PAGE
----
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This bird takes its name from a collar-like neck ruff of triangular feather patches which it can raise and spread when excited. Like the quail, it feeds in the morning and late afternoon (wild grapes, sumac berries, rose hips), drowsing and dusting in the noon hours. Unlike quail it frequently feeds on trees and bushes rather than on the ground.
Mother grouse often employ the "broken wing" trick (hobbling and dragging along a wing) to distract attention from their broods.
Because few dogs are steady enough on grouse, hunters often dispense with them, preferring to hunt unassisted.
Ruffed grouse this season present a mixed outlook. Populations are up in Michigan, New Jersey and Tennessee, but down in Minnesota, New York, Utah and New Hampshire. In other states populations remain level. The ruffed grouse appears to go through a population cycle of increase and decline over a duration of 7 to 10 years. Biologists are beginning to feel that hunting pressure does not hinder the recovery of the birds and, in fact, may speed them on the upward climb in numbers. Studies made in New Hampshire indicate the best years in the most recent cycle in ruffed grouse population were 1951 and 1952. The year 1953 was poor, last year was worse, and this year is expected to drop even lower.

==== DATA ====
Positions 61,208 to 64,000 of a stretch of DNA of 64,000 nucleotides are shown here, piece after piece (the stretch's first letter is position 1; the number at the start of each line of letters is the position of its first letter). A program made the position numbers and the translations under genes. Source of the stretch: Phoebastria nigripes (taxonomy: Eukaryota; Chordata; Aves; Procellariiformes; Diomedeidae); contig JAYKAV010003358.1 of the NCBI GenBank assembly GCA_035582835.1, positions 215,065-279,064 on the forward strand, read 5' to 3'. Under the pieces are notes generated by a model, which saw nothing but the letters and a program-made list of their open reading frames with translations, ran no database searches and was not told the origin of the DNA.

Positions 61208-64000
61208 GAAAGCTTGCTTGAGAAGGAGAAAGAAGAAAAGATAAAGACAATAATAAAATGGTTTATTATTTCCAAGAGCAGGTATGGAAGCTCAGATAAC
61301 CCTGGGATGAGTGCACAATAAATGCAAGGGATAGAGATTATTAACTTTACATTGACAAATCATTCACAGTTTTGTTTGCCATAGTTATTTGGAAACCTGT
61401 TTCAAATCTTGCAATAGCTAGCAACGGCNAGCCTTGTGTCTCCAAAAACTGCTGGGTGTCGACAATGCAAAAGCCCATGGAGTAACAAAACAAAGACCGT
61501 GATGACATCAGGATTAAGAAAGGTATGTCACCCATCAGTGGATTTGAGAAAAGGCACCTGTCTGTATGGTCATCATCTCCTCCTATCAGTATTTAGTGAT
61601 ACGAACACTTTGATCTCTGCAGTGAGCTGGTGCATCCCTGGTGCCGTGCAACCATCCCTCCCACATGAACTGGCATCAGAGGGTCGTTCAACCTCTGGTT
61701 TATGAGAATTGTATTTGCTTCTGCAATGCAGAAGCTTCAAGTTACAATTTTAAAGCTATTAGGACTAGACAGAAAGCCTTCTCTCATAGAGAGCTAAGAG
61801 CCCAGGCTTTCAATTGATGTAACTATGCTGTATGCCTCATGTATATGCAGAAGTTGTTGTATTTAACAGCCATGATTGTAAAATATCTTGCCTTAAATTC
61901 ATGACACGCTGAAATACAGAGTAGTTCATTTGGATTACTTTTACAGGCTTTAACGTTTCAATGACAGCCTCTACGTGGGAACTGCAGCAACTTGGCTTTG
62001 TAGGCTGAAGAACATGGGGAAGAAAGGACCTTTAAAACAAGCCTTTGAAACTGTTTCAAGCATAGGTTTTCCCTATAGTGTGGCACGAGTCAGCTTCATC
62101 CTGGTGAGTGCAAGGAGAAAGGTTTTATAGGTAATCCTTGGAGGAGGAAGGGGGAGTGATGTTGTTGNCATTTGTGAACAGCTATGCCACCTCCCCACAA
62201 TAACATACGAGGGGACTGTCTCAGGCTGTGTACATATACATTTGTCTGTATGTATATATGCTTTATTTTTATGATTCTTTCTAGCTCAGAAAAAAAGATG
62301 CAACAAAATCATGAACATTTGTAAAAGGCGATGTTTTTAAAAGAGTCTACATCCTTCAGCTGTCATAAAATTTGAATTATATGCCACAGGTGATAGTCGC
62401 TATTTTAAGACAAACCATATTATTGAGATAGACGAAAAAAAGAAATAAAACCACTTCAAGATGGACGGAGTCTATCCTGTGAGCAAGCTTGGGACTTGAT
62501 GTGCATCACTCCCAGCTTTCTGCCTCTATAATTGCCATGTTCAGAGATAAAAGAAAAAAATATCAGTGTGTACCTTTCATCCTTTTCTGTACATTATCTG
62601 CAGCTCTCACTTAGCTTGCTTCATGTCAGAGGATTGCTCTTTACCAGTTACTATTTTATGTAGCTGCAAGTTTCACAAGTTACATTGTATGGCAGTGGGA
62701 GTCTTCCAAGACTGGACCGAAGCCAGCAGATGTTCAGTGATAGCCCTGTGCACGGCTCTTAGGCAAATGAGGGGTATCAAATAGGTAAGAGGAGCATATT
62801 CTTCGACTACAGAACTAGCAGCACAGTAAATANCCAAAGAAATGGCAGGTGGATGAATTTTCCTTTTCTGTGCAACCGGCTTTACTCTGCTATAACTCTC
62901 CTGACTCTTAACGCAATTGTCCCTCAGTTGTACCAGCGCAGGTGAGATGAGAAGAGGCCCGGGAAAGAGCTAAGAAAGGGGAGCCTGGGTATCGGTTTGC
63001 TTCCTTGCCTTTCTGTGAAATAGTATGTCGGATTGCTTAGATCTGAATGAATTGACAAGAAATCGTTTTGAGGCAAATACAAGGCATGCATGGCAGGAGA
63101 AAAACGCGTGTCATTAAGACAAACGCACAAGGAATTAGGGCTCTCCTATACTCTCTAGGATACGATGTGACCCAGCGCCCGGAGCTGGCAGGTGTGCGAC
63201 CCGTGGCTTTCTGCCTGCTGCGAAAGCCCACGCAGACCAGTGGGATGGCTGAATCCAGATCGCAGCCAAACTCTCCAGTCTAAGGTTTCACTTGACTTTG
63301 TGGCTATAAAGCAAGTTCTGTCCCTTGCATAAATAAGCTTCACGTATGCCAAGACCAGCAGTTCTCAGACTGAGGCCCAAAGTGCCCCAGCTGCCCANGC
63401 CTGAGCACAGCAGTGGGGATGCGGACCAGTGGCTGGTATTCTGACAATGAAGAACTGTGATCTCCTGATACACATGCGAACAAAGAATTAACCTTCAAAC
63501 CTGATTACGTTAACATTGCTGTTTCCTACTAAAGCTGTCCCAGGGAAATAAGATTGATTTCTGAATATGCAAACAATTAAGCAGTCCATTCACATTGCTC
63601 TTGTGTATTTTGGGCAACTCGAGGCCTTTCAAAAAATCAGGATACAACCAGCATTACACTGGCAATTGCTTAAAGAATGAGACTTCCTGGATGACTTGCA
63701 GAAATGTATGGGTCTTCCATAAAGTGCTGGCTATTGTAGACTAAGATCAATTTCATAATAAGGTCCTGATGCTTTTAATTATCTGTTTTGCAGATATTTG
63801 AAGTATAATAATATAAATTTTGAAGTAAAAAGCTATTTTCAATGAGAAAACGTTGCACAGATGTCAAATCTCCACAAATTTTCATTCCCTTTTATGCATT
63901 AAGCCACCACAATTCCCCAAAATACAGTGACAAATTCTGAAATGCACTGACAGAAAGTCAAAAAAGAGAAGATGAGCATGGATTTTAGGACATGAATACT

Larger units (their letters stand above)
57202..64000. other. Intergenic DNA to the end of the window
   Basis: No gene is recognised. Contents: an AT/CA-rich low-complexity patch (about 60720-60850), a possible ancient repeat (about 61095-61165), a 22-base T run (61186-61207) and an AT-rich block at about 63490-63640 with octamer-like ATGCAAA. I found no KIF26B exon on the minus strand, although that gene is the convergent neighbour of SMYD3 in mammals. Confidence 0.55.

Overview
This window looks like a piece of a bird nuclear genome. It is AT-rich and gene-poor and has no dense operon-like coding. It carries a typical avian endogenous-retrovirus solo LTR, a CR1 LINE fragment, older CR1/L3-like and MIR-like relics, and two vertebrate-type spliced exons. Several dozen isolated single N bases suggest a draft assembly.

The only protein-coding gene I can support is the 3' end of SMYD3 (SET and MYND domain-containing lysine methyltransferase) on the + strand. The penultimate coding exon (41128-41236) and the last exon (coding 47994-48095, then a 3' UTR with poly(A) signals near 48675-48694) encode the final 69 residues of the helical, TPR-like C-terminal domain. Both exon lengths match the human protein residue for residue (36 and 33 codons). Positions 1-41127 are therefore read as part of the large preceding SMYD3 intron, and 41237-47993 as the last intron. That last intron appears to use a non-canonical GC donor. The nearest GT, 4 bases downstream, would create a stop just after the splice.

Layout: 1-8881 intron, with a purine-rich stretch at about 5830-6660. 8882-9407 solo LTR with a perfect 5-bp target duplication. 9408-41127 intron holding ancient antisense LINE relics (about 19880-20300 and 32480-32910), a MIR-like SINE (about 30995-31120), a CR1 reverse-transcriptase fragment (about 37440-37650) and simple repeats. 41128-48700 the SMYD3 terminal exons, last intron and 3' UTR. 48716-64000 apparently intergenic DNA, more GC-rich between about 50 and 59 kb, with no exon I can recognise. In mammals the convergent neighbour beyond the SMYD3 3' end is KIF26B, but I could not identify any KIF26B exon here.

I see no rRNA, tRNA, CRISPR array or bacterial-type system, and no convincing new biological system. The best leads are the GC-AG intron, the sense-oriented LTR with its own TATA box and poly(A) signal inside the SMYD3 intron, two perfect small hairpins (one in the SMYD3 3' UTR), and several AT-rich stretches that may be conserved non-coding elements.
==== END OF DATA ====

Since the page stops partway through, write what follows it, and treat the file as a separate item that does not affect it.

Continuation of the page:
The American woodcock, a native North American, is a member of the snipe family and is related to the sandpiper, godwit and curlew. But unlike his relatives, the migratory woodcock lives in the uplands, swamps and soft beds and edges of creeks and streams.
Found in eastern North America from Newfoundland to central Florida, the woodcock in winter ranges from (red map area) the Gulf region north to Missouri, northern Mississippi, Alabama, Georgia and southern Virginia.
Its characteristics include a long pointed beak and, unlike other birds, eyes located high on top of its head. Its hearing is extremely sensitive and it finds freezing to approaching danger more effective than flight. When it does flush it darts up from the ground at deceptively high speeds.
The popularity of the woodcock as a game bird has increased tremendously in the past five years, and statistics show that increased gunning pressure has not decimated population.
A close-ranging steady pointer or English setter is generally preferred for woodcock shooting because of the bird's tendency to sit tight in close cover. Careful, slow steps punctuated by pauses are most likely to drive out this bird.